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Kentucky Favored to Beat Kansas for Eighth NCAA Basketball Title

Kentucky Wildcats Head Coach John Calipari
Head coach John Calipari, center, would get a $350,000 bonus if the Wildcats prevail in their first championship game appearance since winning the 1998 title. Photographer: Kevin C. Cox/Getty Images

The University of Kentucky is favored by 6 1/2 points over the University of Kansas in a championship showdown between programs that rank 1-2 for the most wins in college basketball history.

The National Collegiate Athletic Association men’s tournament concludes its three-week run tonight, with the title game between the Wildcats (37-2) and Jayhawks (32-6) scheduled to tip off at 9:21 p.m. Eastern time in New Orleans.

Kentucky has 2,091 wins -- the most in NCAA history -- and its seven basketball championships rank second to the 11 won by the University of California, Los Angeles. Kansas’s 2,070 wins rank second to Kentucky and the Jayhawks’ three titles are tied for sixth all-time. While the schools have a combined 18 championship game appearances dating back to 1940, this is the first time they’ll square off for the NCAA title.

“I dreamed about it as soon as I saw the brackets,” Kansas coach Bill Self said yesterday at a news conference. “I said, ‘How cool would it be to play Kentucky in the finals?’ From a historic standpoint, I think that’s really cool.”

Self, 49, led the Jayhawks to an NCAA championship in 2008 with an overtime victory against a University of Memphis team that was coached by John Calipari, who now leads Kentucky.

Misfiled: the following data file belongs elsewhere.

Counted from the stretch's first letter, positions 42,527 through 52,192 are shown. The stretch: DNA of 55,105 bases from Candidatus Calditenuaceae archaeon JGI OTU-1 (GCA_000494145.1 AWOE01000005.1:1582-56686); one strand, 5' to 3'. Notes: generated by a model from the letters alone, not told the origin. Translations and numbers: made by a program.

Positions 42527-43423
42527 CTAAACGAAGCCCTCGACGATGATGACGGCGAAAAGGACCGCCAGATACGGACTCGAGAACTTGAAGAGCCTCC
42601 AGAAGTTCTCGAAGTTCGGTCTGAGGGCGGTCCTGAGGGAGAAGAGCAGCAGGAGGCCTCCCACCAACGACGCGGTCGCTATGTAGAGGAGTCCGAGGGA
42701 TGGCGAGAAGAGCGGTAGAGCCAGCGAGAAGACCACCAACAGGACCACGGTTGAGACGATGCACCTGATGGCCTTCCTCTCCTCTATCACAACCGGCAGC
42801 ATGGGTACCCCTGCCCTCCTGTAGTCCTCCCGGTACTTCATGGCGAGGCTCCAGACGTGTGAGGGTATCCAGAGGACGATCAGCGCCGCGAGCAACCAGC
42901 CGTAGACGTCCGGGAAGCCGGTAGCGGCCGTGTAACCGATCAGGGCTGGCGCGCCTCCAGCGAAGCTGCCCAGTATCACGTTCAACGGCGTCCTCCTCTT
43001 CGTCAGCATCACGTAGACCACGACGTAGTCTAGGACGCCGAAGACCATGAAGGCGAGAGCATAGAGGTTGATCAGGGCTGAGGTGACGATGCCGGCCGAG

Calipari, 53, has 546 career wins -- including the most victories of any college coach over the past seven seasons -- yet is still seeking his first title.

“I’m not worried about it,” Calipari said. “If my legacy is decided on one game, it won’t be me deciding it, it will be everybody else. I’m just trying to coach a game and do the best job I can for these kids.”

$350,000 Bonus

Calipari would get a $350,000 bonus if the Wildcats prevail in their first championship game appearance since winning the 1998 title. Self collects a $200,000 championship bonus if the Jayhawks beat a Kentucky squad that features three freshmen and two sophomores among its starting five.

“They’ve been the best team in the country basically from start to finish with maybe the exception of a week here or a week there,” Self said. “They’re way beyond their years. They’ve got six pros, three of them probably lottery picks.”

Kentucky’s 6-foot-10 forward Anthony Davis, the national player of the year, is projected as the No. 1 pick in this year’s National Basketball Association draft, according to Fellow Wildcats freshman Michael Kidd-Gilchrist is projected to be taken second, while the Wildcats’ other starters -- Terrence Jones, Doron Lamb and Marquis Teague -- may also be first-round picks, according to

Kansas Draft Prospects

Kansas junior forward Thomas Robinson is projected to be taken third overall, while senior point guard Tyshawn Taylor and 7-foot center Jeff Withey are probable second-round picks.

“They probably got the best five, six, seven guys, on paper anyway,” Taylor said of the Wildcats. “They’re really talented. We have to defend, we have to be tough, rebound the ball, and we have to get good shots. If we do that, take care of the ball, limit their transition, we’re right in the ballgame.”

Kentucky has a 7-3 record all-time in the NCAA tournament title game, while Kansas is 3-5.

The schools are meeting for the second time this season, with tonight’s game coming 4 1/2 months after Kentucky beat Kansas 75-65 in a Nov. 15 matchup at New York’s Madison Square Garden. It was the second game of the season for both teams.

“They’re here for a reason,” Kentucky senior guard Darius Miller said of the Jayhawks. “They beat a lot of good teams and they’re capable of beating us, too. We got to be ready to come out and be ready to play the whole 40 minutes, trying to do what we’ve been doing all year.”

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